For most NHL teams, losing a burgeoning star on defense like Victor Hedman to injury would be a major, if not catastrophic blow. But if a team (at least, an Eastern Conference team) is equipped to weather the absence of a key cog on the blueline, it’s the Tampa Bay Lightning. Despite the fact they’ll now be without Hedman for at least a handful of games, if not longer thanks to a suspected broken hand he suffered Saturday against Vancouver, the Bolts are still looking as dangerous as many expected they would after their off-season additions.

When Tampa Bay GM Steve Yzerman signed free agent blueliner Anton Stralman away from the New York Rangers and traded for former Vancouver Canucks d-man Jason Garrison, he turned a group that included Hedman (who demolished career bests in goals and assists last year), veterans Matt Carle and Eric Brewer, and rugged 24-year-old Radko Gudas into arguably the Eastern Conference’s deepest defense corps. And that argument got much stronger after the Bruins dealt Johnny Boychuk to the Islanders. They’re so deep on defense, they made Brewer a healthy scratch for the first two games of the season. (Gudas is a little banged-up himself, but hoped to return to the lineup as soon as Monday.) There’s more than enough talent and balance there to hold the fort until Hedman returns. (And nobody quite knows when that will be just yet. If their worst fears come true and Hedman’s hand is broken, he’s likely looking at a 4-to-6-week recovery period.)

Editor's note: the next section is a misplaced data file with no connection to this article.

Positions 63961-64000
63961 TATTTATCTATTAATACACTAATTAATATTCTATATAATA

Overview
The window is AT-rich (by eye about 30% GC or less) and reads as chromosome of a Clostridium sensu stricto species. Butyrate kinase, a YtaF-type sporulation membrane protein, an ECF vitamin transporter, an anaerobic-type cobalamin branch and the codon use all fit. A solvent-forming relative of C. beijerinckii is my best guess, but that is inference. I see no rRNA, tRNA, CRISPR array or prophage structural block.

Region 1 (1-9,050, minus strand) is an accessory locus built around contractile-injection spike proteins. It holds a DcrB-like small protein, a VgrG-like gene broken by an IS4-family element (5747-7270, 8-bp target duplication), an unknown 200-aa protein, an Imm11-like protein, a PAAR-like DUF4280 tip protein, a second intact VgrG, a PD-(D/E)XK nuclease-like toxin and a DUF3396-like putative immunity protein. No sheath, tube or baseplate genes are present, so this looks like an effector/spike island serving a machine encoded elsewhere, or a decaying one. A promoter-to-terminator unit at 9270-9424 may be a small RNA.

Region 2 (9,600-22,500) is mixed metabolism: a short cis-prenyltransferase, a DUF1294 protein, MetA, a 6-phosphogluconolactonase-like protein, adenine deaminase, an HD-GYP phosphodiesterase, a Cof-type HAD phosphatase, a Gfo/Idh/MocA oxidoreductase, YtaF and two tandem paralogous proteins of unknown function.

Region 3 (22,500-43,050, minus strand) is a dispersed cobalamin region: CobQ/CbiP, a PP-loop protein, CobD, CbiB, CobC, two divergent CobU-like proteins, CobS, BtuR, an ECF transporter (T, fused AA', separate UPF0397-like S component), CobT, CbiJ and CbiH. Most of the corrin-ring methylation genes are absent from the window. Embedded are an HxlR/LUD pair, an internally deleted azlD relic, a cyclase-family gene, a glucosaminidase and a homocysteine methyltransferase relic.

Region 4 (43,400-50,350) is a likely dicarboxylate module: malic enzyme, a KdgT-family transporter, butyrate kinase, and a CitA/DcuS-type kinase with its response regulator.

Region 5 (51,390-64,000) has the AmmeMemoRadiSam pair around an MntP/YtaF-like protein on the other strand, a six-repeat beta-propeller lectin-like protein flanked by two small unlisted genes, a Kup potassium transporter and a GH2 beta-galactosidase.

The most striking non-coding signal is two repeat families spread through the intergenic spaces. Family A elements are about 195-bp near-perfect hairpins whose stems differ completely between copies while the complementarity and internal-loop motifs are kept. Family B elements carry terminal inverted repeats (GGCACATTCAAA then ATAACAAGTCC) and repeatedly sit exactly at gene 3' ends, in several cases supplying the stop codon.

But even if that defense corps weren’t so sturdy even in Hedman’s absence, the Lightning would still be favored to win more games than not because of two main reasons: Read more

The chase is on for Stamkos in search of next 60-goal season

Jared Clinton
Tampa Bay's Steven Stamkos (Photo by Scott Audette/NHLI via Getty Images)